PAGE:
Al-Ga Sacrificial Anodes: Understanding Performance via Simulation and Modification of Alloy Segregation
Kidd Jr, Michael Scott
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Marine structures must withstand the corrosive effects of salt water in a way that is low cost, reliable, and environmentally friendly. Aluminum satisfies these conditions, and would be a good choice for a sacrificial anode to protect steel structures if it did not passivate. However, various elements can be added to aluminum to prevent this passivation. Currently, Al-Ga alloys are used commercially as sacrificial anodes but their performance is not consistent. In this research, Thermo-Calc software was used to simulate various aspects of the Al-Ga system in an attempt to understand and potentially correct this reliability issue. Simulations showed that gallium segregates to the grain boundaries during solidification and then diffuses back into the grains during cooling to room temperature. Simulations also suggest that faster cooling rates and larger grains cause the potential segregation of gallium at the grain boundaries to remain after cooling. A set of aluminum plus 0.1% weight percent gallium alloy plates were produced with varying cooling rates, along with a control set (cooled slowly in a sand mold). Some samples were later homogenized via annealing. Samples were subjected to a 168 hour long galvanostatic test to assess voltage response. The corrosion performance of samples was found to have both consistent and optimal voltage range when subjected to quick cooling rates followed by annealing. Testing samples at near freezing temperature seems to completely remove optimal corrosion behavior, suggesting that there are multiple causes for the voltage behavior.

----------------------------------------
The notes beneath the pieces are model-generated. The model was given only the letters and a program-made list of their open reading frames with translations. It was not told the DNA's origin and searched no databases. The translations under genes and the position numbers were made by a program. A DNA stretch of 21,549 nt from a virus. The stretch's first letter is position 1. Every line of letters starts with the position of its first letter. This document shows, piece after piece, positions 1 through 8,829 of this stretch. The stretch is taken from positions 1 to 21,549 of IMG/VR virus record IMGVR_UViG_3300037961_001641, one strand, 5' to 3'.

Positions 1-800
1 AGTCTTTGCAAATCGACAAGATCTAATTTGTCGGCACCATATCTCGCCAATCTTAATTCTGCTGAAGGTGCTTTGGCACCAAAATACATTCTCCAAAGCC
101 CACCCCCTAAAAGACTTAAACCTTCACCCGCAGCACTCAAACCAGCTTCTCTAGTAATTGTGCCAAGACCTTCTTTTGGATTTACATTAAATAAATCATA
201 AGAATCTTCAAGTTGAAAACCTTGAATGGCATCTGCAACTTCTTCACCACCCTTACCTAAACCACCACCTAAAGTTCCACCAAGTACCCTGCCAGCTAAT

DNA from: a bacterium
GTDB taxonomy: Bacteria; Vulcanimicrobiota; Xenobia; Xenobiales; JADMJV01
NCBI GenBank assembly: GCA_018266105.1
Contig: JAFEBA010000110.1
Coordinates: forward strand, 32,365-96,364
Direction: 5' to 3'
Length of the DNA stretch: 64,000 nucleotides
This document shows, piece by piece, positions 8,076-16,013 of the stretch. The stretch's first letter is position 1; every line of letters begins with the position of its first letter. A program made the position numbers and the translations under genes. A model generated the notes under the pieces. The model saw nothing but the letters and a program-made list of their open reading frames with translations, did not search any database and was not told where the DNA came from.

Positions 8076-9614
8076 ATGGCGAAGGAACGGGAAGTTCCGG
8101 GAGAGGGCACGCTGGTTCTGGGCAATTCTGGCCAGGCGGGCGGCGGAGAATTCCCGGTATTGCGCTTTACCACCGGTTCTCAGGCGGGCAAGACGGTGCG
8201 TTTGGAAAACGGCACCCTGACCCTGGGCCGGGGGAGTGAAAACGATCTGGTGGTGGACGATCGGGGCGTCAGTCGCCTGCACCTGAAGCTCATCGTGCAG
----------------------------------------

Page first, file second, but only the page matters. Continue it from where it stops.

General Audience Abstract
Ships must withstand the corrosive effects of salt water in a way that is low cost, reliable, and environmentally friendly. Aluminum has properties which could allow a plate of it to rust instead of a ship it is attached to, thus protecting the ships from rusting. However, because aluminum usually does not rust, gallium can be added to aluminum to allow it to rust. Currently, aluminum-gallium alloys are used commercially to protect ships, but their performance is not consistent. In this research, various aspects of the aluminum-gallium system were simulated in an attempt to understand and potentially correct this reliability issue. Simulations showed that the gallium concentration may not be uniform in the alloy, and various conditions can cause the gallium concentration to be inconsistent. A set of aluminum-gallium alloy plates were cast in molds from liquid aluminum. Some of the plates were cooled quickly, and some cooled slowly. Some samples were later heated in an oven at high temperatures in an attempt to even out the gallium concentration. Samples were subjected to tests to observe corrosion behavior. The corrosion performance of samples was found to be best when subjected to quick cooling rates followed by the oven heating. Testing the samples in cold temperatures seemed to remove the desired corrosion behavior, suggesting that there are multiple reasons for the inconsistent corrosion behavior of aluminum gallium.
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